, Volume 71, Issue 2, pp 277–281 | Cite as

Fred Adams, Ken Aizawa: The Bounds of Cognition

Blackwell Publishing Ltd., Oxford, 2008, £45.00, ISBN 9781405149143 (cloth), xiii + 197 pp
  • Sven WalterEmail author
  • Miriam Kyselo
Book Review

In 1998, Andy Clark and David Chalmers advanced the ‘Extended Mind Hypothesis’ (EMH) according to which cognition is not (merely) intracranial but an extended process spanning brain, body, and environment: if, when solving a cognitive task, we regularly rely on external devices (like notebooks, laptops, PDAs, or iPhones) in tight, real-time interactions, they argued, the vehicles of the cognitive processes by which we solve these tasks may not be found solely in our brain but may include the devices themselves. During the past decade, EMH has sparked a heated debate in which Fred Adams and Ken Aizawa have been its most outspoken critics. They contend that cognitive processes, embodied and embedded as they might be, nevertheless remain ‘brainbound’, and their arguments have now culminated in a slim book entitled The Bounds of Cognition.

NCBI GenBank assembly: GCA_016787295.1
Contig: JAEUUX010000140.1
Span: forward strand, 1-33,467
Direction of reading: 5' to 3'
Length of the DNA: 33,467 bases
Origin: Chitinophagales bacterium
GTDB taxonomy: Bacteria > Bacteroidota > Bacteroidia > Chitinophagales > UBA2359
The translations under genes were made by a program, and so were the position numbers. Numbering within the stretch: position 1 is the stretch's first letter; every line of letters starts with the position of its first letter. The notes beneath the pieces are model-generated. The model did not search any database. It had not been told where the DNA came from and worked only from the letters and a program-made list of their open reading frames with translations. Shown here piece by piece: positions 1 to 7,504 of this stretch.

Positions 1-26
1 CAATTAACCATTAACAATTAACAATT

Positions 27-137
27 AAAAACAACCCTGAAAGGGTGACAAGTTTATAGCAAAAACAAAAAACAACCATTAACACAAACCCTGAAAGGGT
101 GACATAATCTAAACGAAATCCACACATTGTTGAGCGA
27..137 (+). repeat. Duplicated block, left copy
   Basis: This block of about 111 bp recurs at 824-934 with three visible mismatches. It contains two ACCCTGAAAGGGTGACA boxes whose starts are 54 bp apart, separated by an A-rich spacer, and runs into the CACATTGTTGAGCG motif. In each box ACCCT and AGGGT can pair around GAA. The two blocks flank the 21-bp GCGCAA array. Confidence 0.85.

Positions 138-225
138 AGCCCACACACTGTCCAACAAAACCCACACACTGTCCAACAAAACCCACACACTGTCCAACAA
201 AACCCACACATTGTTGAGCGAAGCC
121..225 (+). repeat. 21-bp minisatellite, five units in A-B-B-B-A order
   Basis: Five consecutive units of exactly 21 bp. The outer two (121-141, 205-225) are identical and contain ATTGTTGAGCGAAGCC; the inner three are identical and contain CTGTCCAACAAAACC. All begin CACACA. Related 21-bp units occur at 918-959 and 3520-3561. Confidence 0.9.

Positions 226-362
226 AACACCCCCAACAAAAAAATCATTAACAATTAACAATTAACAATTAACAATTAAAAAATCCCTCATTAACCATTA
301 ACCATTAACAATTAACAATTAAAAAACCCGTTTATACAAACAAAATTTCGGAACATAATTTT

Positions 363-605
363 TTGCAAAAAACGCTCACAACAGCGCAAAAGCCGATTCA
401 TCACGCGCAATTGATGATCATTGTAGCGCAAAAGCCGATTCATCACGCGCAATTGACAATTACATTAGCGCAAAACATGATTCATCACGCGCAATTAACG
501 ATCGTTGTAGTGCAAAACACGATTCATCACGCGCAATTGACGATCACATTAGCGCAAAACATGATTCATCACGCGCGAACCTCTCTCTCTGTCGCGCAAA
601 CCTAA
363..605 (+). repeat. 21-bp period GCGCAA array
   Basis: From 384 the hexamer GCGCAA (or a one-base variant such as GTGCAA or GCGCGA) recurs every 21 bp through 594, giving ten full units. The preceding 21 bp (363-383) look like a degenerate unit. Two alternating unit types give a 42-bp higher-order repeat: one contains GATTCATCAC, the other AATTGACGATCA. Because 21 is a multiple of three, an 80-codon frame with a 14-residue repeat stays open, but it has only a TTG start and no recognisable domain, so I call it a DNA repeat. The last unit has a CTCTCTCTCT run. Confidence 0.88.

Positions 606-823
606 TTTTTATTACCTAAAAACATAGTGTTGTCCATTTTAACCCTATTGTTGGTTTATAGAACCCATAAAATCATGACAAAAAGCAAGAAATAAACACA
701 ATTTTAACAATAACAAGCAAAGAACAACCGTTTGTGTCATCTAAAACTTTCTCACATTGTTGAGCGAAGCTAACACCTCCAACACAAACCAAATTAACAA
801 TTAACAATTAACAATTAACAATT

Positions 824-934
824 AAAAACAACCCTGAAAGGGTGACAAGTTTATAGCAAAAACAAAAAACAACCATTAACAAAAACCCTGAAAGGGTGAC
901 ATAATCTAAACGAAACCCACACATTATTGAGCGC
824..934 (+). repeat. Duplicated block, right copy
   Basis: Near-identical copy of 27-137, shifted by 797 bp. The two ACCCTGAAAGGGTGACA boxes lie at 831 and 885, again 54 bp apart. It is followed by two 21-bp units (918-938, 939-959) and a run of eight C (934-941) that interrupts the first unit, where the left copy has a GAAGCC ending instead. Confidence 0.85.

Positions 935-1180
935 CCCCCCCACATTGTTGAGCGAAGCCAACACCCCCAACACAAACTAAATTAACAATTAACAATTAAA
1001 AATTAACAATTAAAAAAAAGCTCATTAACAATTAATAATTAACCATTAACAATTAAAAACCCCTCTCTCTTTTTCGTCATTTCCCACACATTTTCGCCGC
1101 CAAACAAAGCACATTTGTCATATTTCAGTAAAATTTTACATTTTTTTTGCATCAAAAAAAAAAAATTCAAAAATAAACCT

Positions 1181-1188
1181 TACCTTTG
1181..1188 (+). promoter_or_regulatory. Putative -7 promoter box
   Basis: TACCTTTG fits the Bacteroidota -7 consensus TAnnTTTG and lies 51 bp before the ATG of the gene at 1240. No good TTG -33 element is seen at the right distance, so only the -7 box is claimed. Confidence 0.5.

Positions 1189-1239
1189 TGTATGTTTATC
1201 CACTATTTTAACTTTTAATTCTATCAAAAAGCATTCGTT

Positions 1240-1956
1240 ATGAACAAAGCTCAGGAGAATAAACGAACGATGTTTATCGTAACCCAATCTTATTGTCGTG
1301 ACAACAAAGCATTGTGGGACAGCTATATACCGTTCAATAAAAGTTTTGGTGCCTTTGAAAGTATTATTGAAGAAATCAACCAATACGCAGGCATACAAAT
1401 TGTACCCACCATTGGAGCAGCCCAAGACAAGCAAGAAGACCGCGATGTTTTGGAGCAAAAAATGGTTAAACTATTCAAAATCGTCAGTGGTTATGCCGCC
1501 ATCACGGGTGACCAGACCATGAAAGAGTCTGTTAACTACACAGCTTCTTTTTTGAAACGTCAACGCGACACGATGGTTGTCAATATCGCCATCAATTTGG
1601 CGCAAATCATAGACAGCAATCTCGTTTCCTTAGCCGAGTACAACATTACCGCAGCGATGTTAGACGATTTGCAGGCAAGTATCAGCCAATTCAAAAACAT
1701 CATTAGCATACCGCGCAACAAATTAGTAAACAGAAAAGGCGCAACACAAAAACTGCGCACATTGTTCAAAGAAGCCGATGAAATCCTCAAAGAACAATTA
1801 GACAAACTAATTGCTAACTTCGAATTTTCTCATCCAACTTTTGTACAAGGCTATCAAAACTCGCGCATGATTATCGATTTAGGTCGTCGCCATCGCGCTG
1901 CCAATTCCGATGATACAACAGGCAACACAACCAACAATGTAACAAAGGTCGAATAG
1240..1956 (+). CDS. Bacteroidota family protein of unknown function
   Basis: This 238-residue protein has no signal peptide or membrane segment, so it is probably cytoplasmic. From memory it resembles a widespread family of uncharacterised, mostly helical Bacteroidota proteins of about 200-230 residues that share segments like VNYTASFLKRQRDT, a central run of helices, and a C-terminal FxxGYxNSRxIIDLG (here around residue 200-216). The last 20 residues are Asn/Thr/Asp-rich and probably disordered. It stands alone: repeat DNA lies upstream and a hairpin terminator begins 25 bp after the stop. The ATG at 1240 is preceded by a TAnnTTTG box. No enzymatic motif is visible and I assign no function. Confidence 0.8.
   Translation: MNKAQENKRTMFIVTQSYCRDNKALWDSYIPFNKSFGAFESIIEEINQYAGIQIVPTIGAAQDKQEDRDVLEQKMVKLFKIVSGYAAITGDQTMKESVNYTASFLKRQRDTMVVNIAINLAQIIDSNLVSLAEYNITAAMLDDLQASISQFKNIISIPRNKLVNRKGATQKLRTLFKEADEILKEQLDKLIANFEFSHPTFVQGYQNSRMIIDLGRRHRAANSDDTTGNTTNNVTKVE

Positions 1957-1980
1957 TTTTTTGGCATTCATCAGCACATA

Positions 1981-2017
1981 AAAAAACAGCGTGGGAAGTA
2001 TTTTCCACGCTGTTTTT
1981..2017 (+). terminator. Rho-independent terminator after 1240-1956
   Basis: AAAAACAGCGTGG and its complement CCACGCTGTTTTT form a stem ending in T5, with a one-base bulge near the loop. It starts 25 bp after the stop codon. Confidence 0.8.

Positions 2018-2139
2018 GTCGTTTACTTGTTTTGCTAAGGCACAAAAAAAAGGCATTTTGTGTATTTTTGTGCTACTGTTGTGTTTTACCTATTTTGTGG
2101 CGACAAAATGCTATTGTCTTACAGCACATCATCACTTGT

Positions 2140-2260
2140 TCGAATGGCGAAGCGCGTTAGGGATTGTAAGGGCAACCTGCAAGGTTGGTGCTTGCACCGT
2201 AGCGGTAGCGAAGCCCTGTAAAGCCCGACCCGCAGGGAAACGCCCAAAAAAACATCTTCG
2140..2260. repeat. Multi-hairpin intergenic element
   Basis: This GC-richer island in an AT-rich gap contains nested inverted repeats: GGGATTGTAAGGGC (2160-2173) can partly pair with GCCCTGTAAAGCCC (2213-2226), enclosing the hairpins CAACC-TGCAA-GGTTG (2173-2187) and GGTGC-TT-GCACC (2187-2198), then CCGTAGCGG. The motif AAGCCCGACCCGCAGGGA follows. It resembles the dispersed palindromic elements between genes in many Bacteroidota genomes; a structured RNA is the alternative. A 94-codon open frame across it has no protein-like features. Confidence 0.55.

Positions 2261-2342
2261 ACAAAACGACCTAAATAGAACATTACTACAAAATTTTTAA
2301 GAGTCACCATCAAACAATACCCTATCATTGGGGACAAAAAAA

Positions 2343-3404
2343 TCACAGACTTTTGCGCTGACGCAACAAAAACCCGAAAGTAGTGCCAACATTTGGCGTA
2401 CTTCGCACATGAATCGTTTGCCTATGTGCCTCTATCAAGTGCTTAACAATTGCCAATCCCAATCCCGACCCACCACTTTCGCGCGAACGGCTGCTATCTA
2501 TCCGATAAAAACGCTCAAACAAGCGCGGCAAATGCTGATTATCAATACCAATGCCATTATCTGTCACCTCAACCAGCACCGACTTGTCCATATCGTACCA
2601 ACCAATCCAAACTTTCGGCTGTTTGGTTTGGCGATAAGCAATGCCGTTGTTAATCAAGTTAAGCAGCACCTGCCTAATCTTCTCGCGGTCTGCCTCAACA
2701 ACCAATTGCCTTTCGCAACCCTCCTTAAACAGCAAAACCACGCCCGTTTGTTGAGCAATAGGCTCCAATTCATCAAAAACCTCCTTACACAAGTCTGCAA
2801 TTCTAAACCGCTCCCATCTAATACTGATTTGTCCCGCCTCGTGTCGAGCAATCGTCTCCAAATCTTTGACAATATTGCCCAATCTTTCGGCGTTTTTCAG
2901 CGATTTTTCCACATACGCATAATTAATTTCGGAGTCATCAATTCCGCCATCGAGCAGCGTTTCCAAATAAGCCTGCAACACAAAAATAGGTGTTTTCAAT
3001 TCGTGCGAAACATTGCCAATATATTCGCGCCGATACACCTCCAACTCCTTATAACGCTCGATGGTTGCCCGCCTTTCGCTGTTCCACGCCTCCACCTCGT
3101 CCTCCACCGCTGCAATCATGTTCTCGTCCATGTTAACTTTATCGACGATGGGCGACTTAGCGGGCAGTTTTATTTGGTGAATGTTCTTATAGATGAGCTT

Adams and Aizawa (A and A) seek to accomplish three things. First, they defend a positive account of cognition which entails that, as a matter of...

Copyright information

© Springer Science+Business Media B.V. 2009

Authors and Affiliations

  1. 1.Institute of Cognitive ScienceUniversity of OsnabrueckOsnabrueckGermany

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